We all need affirmation

Like many Baby Boomer’s, I grew up in the shadow of an imposing father. His was of a very different generation: no-nonsense, tough and distinctly unaffectionate. Or so it seemed at the time. I thought he was stern and judgmental, but he came by it legitimately. His father was an Episcopalian minister, more of the Victorian Model than of modern times (or so I believed).

I grew up in a demanding environment, at least when my father was around. He was a career soldier who fought in two wars. Often, he seemed an irrelevant concept to family operations (until he made one of his periodic appearances). My mother had organized us to fill in the gaps when he was deployed. However, when he returned home, he was definitely the head of the household, regardless of how disruptive it was to the family dynamics. We had to adapt. Meeting the uncertain expectations was often a game of blind-mans-bluff.

He set high (I often thought…unattainable) standards. He gave “advice” in ways we took as criticism. There is a fine line between “suggestions” and “orders” (in the military they are understood as one-and-the-same). I learned many years later during my own Army career, family members are not “soldiers” and they frequently don’t respond well to “orders” from the “Commander” (nee father).

“Atta-boys” were often accompanied by well-meaning counsel that only served to take the positive edge off the words. The unmistakable impression was that of not quite failure; perhaps “inadequacy” might more appropriate. It inevitably appeared to be yet another example of not quite living up to the standard. What we lacked was “affirmation.” We got it plenty from my mother, but the feeling was never the same feeling from my father.

Oh course, a stronger person might resolve themselves to self-affirmation. (I am strong. I am confident. I am powerful.) Yet, those don’t seem to ring true without outside encouragement. (I suppose a narcissist like Donald Trump doesn’t need such things, but I think we mere mortals find it essential). It is a constant struggle to stay upbeat and optimistic in the face of a (perceived) relentless assault to our self-worth (and perception is reality).

I would liken it to a sail. No amount of “blowing” at it will make the boat go. It requires some external motive force. At full sail, with the wind at your back (we are prepared and confident), we remain vulnerable. Small jabs or a bit of sarcasm can be almost as debilitating as a full-blown critique. It becomes “death by a thousand nicks.” Small holes in the cloth can expand into a large tear even when a fair wind blows.

Sadly, we are more sensitive to the criticism than we are buoyed by accolades. Is that us or them? I have re-read letters from my father written decades ago. They were deflating at the time, but the perspective of maturity (and my own struggles as a father to balance encouragement and reality with my kids) has shed a different light on his words. Yes, he expressed disappointment (sometimes), but he also tried to extract the “lesson learned” (at least the lesson I should have learned).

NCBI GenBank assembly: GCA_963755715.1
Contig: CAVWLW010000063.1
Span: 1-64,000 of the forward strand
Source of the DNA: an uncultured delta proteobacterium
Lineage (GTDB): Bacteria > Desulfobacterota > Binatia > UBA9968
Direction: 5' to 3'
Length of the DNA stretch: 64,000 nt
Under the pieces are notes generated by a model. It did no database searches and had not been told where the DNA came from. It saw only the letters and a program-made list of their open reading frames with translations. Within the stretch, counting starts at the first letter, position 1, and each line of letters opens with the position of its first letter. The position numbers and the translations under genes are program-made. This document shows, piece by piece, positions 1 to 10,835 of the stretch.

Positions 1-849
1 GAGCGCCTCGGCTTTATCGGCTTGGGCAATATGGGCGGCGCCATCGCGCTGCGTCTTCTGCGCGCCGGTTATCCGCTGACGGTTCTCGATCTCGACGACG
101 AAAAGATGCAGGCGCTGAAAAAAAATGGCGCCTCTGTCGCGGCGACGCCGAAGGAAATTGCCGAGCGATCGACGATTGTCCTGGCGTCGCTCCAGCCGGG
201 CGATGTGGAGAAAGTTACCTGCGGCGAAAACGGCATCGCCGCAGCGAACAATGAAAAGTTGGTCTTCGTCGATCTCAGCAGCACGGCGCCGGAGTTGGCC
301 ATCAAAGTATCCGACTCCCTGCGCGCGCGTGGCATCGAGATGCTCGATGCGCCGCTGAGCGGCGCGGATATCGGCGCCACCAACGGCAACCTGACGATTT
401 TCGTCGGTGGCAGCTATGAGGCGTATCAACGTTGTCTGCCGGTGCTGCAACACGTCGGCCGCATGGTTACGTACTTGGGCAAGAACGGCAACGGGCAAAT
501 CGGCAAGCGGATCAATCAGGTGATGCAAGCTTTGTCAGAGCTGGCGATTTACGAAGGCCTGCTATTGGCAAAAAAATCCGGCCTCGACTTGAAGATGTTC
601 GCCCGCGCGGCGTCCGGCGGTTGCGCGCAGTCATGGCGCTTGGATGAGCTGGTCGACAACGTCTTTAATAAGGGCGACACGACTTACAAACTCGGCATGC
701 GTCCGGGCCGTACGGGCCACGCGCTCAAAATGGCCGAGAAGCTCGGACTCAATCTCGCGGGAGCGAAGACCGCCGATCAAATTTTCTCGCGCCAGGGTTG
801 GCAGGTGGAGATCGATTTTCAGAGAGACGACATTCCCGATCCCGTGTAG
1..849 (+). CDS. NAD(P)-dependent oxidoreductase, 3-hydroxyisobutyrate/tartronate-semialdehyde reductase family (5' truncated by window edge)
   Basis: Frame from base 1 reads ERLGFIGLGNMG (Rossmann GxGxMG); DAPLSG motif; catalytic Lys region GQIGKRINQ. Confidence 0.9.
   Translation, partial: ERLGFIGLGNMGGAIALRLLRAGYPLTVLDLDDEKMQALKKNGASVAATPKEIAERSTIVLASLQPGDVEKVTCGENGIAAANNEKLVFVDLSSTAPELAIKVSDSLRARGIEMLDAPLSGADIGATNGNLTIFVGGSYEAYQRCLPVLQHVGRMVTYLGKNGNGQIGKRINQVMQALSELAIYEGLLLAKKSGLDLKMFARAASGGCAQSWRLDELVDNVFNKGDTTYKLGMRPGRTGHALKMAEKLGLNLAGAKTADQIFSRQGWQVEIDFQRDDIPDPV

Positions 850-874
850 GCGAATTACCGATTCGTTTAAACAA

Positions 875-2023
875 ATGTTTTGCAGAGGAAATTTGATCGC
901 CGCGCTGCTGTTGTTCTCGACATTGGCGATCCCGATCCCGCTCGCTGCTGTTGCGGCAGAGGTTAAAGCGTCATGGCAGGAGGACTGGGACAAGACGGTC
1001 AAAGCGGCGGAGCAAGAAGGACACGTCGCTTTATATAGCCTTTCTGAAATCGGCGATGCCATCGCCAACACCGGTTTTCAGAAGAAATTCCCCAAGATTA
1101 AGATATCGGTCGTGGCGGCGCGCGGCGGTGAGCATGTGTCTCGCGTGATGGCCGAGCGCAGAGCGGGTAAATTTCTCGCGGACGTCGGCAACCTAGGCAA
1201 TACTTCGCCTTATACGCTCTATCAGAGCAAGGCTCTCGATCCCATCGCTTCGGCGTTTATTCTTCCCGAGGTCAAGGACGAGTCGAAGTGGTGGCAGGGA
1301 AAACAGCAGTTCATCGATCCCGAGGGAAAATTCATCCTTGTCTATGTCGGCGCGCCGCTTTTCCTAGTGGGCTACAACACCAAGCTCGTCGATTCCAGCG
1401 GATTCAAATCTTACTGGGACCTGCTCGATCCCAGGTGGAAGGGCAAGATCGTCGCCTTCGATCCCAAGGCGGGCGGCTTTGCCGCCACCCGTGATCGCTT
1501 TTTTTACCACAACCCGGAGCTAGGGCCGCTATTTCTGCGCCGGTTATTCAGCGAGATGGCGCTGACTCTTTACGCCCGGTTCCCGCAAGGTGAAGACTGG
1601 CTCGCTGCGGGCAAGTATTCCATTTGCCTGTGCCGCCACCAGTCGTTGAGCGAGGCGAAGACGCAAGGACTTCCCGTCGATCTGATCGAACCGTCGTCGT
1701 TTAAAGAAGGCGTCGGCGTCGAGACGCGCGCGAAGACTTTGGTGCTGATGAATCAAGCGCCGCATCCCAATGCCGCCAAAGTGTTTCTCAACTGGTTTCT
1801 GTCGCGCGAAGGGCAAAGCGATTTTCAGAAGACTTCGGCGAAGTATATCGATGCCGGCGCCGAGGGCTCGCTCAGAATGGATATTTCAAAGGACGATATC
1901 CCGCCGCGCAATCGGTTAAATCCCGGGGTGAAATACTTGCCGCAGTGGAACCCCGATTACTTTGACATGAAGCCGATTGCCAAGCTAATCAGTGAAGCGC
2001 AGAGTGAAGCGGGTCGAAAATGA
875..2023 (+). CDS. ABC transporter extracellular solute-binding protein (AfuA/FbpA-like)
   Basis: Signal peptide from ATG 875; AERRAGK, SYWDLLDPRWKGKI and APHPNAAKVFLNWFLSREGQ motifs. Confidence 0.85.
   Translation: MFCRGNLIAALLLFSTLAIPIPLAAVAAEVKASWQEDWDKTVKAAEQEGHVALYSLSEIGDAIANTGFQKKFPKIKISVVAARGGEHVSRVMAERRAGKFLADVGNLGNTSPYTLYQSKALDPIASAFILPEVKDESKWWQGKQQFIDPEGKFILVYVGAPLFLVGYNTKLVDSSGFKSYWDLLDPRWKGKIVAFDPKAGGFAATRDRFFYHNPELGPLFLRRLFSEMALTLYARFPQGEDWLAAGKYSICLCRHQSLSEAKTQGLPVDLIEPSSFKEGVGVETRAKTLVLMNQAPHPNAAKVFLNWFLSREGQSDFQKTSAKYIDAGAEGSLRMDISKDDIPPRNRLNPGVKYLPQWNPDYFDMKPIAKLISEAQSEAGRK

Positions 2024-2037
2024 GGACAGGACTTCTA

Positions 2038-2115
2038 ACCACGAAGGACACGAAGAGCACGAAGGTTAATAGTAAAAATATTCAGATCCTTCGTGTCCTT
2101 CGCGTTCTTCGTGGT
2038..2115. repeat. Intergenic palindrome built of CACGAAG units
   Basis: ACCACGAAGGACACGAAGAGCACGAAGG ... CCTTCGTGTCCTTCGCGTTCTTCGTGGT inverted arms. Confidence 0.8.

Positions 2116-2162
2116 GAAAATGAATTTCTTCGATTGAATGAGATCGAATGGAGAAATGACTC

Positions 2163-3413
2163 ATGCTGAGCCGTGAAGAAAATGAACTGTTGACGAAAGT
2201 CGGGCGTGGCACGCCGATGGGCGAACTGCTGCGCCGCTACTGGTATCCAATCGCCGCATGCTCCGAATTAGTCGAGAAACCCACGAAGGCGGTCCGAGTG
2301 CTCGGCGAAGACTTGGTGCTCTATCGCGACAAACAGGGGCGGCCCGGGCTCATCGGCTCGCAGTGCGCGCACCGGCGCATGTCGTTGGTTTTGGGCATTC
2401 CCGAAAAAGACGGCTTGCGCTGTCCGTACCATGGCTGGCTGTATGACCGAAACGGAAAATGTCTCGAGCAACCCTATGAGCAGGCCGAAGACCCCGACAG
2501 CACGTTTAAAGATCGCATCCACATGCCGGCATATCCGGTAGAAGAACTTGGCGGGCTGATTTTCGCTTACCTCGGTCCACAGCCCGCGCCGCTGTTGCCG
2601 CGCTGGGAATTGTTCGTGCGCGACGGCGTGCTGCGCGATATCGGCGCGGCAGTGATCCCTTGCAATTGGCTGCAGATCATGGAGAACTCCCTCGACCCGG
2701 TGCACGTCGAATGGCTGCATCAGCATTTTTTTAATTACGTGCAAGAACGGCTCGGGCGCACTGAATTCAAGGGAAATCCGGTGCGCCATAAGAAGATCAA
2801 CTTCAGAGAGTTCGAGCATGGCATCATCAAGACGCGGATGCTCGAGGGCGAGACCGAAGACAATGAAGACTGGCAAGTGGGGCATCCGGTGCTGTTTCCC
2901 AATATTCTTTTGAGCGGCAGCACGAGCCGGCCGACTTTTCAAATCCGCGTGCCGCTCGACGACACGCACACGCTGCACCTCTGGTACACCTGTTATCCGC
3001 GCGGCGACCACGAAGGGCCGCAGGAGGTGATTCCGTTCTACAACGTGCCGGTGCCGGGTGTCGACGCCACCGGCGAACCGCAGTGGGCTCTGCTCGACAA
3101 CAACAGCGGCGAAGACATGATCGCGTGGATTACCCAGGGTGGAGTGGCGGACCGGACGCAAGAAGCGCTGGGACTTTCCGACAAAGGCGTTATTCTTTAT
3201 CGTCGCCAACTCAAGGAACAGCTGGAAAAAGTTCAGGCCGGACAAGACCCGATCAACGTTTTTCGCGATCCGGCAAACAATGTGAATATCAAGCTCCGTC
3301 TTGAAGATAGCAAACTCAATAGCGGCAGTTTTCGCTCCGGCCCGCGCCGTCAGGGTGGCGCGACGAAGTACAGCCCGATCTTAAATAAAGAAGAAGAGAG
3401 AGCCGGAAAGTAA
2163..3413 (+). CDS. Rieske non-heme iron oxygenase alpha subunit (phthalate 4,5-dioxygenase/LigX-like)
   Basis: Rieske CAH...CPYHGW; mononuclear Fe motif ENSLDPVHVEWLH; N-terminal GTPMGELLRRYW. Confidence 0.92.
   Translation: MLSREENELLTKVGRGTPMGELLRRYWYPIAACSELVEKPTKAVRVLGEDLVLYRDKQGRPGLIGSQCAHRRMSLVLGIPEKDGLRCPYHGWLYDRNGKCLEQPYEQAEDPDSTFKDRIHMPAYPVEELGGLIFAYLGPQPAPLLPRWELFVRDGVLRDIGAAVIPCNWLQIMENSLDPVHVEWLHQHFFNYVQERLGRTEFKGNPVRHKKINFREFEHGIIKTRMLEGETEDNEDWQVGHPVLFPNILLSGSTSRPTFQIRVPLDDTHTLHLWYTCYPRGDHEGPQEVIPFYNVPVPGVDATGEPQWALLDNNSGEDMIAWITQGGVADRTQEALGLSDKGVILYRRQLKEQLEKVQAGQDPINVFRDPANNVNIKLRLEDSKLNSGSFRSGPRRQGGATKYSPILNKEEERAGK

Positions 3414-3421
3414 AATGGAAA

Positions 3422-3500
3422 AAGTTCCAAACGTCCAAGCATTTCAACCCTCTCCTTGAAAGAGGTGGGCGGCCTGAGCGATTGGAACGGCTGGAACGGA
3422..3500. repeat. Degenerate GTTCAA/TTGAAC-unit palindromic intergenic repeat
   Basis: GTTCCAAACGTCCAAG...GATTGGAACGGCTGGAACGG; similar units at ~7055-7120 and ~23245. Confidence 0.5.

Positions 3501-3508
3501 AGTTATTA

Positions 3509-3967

This may be part the issues that have been raised by the “Great Resignation.” Why have so many workers “quit” and seem unwilling to return to the workforce? Would they be so reticent if they felt they were an integral part of the operation? Have they received the affirmation they need or simply the needling of those they “serve?” I saw a sign at a fast-food joint, “Please be kind to our employees. They actually showed up for work.” Yes they did and yes we should.

In many respects, we are our own worst enemy.

Modern society tends to treat employees more like a supply input rather than as  valued members of the team. Cogs in the machinery inside of a “just-in-time” global economic system. In “The Education of Otis Yeere,” Rudyard Kipling describe it, “There would always be men who are used up, expended in the mere mechanical routine.”

Large corporations are narrowly focused on “Quarterly Earnings.” Miss the numbers-slash costs. Unfortunately cutting personnel is the quickest way to show results.

Even the jobs we create are not worthy of loyalty. When I was growing up working at a fast-food restaurant was primarily a job for school-age kids. That has radically changed. Our society now lives on fast-food. Working there has become a career path and it does not pay a living wage. Additionally, much of what has passed for economic development locally has been recruiting those low-wage retail, food service and hospitality jobs (because they generate taxes).

When “wages” are not the draw, what is the compelling reason to return to the workforces? What gives us the sense of self-worth?

“Affirmation” is the key. And it is not just words. We all need to feel like we are valued members of the “tribe.” In a military unit, the guy that can hump more ammo than anyone else is key in a fire fight. His teammates understand that and treat him so.

We need to feel that what we do matters. Children and employees are not so different in that respect. In fact, one might argue that the failures at the formative times help set the stage for feelings of helplessness and indifference when we are grown.

Are we as supportive and positive as we can be with those around me? Is there something we can do to make people feel they truly matter? I am afraid that I fall short so much of the time, probably more so personally than professionally.

In the end, people matter. When we treat them for the true value they create, it gives us all a reason to be productive and more well-adjusted human beings, be it a family member or an employee.

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1 Response

  1. Beth says:

    Very timely, and yes I do operate better with those atta boys!